Our current salary structure is that the local church dictates the pastor's salary. They decide at what level they are willing to pay. That level then dictates what pastor can be sent to their church. Pre-2004, the perception was when a clergy person moved it usually was an increase in salary. Post-2004 it seems different and especially post-2008 and the financial difficulties being felt everywhere. Now lateral moves or decrease in salaries seem to be more of the norm. The Cabinet (Bishop and District Superintendents who make the appointments) do not necessarily have a say on the salary level a church picks. They can help dictate the final salary during a move year but they will never tell a church that can afford a $40,000 appointment to pump it up to $60,000.
The way the current salary structure currently stands it gives off a couple of perceptions.
- The worth of the pastor is dictated by the amount of salary received. The best pastors in the conference get paid the most.
- Churches that want the best pastors need to increase their salary to a level that will allow them to tap into that type of talent.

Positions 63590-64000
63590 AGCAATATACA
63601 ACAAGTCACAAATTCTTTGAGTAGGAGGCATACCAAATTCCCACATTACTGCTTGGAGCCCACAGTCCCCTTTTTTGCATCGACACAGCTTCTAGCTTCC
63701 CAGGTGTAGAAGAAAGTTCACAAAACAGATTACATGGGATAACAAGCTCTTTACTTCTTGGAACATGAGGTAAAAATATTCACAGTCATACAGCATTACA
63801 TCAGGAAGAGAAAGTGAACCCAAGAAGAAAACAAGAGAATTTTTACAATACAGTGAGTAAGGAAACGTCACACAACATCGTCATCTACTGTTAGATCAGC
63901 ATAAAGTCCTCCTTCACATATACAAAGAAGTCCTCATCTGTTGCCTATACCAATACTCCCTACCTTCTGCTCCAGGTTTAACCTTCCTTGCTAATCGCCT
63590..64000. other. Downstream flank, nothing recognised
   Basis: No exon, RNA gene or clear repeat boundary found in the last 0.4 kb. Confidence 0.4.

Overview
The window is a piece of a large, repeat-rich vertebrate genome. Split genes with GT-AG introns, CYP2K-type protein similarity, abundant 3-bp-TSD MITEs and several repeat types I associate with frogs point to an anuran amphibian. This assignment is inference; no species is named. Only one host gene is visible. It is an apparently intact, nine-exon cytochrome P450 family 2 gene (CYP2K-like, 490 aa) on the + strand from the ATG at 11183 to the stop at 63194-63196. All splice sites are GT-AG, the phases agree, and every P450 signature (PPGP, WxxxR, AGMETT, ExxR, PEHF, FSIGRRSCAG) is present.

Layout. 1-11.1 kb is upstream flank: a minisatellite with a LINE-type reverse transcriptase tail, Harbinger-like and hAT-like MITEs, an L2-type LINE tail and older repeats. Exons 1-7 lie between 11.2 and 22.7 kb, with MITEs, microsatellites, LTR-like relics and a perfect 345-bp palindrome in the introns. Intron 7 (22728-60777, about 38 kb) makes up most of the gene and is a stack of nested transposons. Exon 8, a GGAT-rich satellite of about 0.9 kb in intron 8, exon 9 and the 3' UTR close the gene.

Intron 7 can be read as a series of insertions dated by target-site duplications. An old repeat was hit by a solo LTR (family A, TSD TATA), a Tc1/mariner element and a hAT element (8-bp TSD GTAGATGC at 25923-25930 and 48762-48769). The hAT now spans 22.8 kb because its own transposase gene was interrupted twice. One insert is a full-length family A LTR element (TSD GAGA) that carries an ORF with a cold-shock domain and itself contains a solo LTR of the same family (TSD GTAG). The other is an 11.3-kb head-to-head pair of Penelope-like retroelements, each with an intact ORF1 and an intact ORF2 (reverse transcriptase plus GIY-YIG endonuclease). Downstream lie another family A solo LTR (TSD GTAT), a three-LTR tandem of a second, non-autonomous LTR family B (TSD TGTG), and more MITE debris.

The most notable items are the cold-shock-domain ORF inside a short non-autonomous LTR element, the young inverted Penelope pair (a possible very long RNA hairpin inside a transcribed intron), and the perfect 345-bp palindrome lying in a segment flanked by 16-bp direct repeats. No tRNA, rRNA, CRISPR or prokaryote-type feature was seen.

- Highly paid clergy have the skill set needed to run the churches that pay the high salaries.
- The Appointment process seems to be broken down this way, 65% salary, 25% talent and gifts, 10% location.
Have I missed anything or was I over/under dramatic with one of these points? These are the perceptions that our salary structure create. It is the viewpoint of both the churches and the clergy. I am pretty sure this is how it is done in most of the UMC system in the US.
I have experienced the British Methodist System and it has some stark differences. I will be talking about that system in my next post.